I have a question on how I should design an update system for my program called PatchCraft. (I know this is a game design forum, but I promise my program is for a game.) So as it is, the update system simply asks if the user wants to update, and doesn't do anything about users that say no, which will be a problem later when the database PatchCraft runs off of starts changing for a future update. If the database changes and files are moved around, and an older version tries to access a file that isn't where it was, this will obviously will cause bugs and crashes. I had the idea to make some updates "critical" so when the user doesn't update, he/she is locked out of the database to prevent crashes. I also thought of implementing other things like "Only ask once", "Update automatically", and "Always ask" options. Since there is no reason to use a previous version because I don't plan on removing features, should I just consider every update critical, automatically update without user consent, and lock previous versions out of the database in the event they find a way to not update? Feel free to look at PatchCraft at http://go.to/patchcraft and let me know what you think about how the update system should be.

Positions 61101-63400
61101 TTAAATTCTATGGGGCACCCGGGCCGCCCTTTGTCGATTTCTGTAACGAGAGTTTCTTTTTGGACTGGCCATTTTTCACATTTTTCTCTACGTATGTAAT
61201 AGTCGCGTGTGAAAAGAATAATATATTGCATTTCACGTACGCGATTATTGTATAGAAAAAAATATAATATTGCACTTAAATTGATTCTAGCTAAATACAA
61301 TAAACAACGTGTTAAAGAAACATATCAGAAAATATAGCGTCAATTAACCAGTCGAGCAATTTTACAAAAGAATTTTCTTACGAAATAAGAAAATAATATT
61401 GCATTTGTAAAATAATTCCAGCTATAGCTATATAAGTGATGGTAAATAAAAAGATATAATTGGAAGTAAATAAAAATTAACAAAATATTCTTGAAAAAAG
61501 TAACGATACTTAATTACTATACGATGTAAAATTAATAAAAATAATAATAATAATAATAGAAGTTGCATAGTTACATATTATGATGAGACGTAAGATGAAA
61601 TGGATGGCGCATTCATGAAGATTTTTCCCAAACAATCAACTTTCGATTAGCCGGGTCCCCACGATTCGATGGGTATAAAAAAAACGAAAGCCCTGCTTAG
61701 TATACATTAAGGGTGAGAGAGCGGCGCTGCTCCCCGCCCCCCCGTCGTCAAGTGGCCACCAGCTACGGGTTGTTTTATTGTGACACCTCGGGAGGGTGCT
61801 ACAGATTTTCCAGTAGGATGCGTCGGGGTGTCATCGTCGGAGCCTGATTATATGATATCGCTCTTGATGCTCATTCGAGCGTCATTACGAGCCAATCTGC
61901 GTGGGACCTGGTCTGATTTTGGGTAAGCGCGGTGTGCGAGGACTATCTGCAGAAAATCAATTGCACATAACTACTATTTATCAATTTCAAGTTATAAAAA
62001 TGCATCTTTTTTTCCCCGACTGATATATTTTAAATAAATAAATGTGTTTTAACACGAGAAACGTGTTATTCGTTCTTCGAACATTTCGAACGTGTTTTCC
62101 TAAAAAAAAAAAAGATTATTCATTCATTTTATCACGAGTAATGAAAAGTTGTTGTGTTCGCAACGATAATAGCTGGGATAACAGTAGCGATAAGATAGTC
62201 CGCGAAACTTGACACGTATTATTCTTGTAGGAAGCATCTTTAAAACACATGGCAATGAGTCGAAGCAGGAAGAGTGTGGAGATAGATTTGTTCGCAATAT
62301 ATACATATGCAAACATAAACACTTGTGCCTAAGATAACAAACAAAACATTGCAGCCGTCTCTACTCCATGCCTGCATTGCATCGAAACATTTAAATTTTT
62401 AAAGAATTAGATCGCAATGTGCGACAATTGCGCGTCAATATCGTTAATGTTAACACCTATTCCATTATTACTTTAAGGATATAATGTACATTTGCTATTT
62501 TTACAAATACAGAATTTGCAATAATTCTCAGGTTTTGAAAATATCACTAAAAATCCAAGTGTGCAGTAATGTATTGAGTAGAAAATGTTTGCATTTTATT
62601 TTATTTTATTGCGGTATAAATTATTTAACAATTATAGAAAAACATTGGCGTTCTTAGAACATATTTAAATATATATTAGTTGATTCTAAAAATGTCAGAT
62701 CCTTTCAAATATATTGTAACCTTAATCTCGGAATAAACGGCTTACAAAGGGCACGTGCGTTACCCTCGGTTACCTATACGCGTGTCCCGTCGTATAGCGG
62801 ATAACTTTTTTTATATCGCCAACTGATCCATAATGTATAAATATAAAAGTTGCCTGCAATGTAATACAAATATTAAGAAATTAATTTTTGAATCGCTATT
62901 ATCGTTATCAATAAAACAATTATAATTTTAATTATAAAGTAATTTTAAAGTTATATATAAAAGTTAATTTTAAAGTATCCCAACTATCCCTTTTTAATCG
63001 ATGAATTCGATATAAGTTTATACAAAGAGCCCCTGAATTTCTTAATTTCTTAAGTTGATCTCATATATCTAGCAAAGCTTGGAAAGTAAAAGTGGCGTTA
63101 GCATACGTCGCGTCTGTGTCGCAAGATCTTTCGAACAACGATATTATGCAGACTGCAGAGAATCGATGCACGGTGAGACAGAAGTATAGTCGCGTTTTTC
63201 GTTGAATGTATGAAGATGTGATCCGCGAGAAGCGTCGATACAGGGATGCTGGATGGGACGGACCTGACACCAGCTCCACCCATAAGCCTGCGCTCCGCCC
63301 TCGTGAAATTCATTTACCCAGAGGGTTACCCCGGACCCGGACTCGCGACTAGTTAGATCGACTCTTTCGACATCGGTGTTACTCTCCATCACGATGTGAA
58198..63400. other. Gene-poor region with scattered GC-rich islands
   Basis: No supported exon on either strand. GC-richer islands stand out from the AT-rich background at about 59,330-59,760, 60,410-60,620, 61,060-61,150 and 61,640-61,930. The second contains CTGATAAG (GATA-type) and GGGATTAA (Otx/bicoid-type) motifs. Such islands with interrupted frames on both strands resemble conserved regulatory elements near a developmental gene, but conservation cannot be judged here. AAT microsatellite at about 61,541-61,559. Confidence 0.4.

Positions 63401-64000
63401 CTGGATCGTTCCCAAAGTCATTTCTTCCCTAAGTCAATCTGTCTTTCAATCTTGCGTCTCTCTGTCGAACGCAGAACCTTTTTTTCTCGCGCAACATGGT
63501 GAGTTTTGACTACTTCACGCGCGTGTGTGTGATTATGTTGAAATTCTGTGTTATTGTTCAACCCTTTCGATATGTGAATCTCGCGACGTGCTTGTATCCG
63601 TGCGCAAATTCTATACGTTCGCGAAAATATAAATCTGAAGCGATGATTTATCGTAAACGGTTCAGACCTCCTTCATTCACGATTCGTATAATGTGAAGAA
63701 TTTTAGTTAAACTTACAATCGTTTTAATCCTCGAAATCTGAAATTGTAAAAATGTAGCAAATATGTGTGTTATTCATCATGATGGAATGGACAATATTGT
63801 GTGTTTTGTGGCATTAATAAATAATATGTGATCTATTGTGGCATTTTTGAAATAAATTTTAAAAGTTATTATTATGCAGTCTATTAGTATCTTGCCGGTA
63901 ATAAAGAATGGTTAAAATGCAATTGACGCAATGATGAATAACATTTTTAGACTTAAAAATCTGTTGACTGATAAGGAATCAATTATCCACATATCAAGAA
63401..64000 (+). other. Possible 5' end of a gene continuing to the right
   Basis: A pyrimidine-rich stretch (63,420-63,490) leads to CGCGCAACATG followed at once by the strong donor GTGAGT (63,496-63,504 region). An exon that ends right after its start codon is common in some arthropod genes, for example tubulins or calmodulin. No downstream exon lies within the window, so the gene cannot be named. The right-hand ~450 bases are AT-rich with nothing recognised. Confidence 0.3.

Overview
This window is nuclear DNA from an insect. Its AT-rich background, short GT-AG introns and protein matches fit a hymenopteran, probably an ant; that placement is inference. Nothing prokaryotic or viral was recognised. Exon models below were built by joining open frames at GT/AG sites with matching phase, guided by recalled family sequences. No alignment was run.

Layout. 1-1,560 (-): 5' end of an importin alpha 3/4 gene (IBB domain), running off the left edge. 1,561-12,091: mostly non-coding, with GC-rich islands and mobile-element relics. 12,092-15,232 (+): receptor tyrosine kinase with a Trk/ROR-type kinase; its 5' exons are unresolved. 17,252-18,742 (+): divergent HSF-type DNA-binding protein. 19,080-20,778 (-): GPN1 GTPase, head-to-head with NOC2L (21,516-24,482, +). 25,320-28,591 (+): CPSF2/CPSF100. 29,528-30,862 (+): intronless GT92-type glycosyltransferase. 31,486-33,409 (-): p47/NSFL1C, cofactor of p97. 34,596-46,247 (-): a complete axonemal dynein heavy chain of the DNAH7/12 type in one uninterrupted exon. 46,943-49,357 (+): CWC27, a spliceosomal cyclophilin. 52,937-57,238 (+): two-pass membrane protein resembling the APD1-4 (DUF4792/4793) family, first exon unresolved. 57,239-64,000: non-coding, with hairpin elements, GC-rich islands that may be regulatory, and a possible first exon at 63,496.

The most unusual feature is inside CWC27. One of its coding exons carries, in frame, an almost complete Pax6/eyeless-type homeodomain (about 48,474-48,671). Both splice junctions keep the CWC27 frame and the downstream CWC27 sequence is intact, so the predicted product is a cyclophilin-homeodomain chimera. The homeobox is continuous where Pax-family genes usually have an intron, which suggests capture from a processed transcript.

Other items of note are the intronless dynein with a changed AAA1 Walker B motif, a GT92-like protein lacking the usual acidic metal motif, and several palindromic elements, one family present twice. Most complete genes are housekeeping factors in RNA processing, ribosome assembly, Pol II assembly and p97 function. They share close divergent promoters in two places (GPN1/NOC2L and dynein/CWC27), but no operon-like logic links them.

The norm these days is whenever the user starts the game the it first checks for updates and then automatically downloads installs any patches. That way whenever the player starts the game it is always up to date. Or you could do scheduled checks for patches and download them in the background everyday and then apply them when the game is started.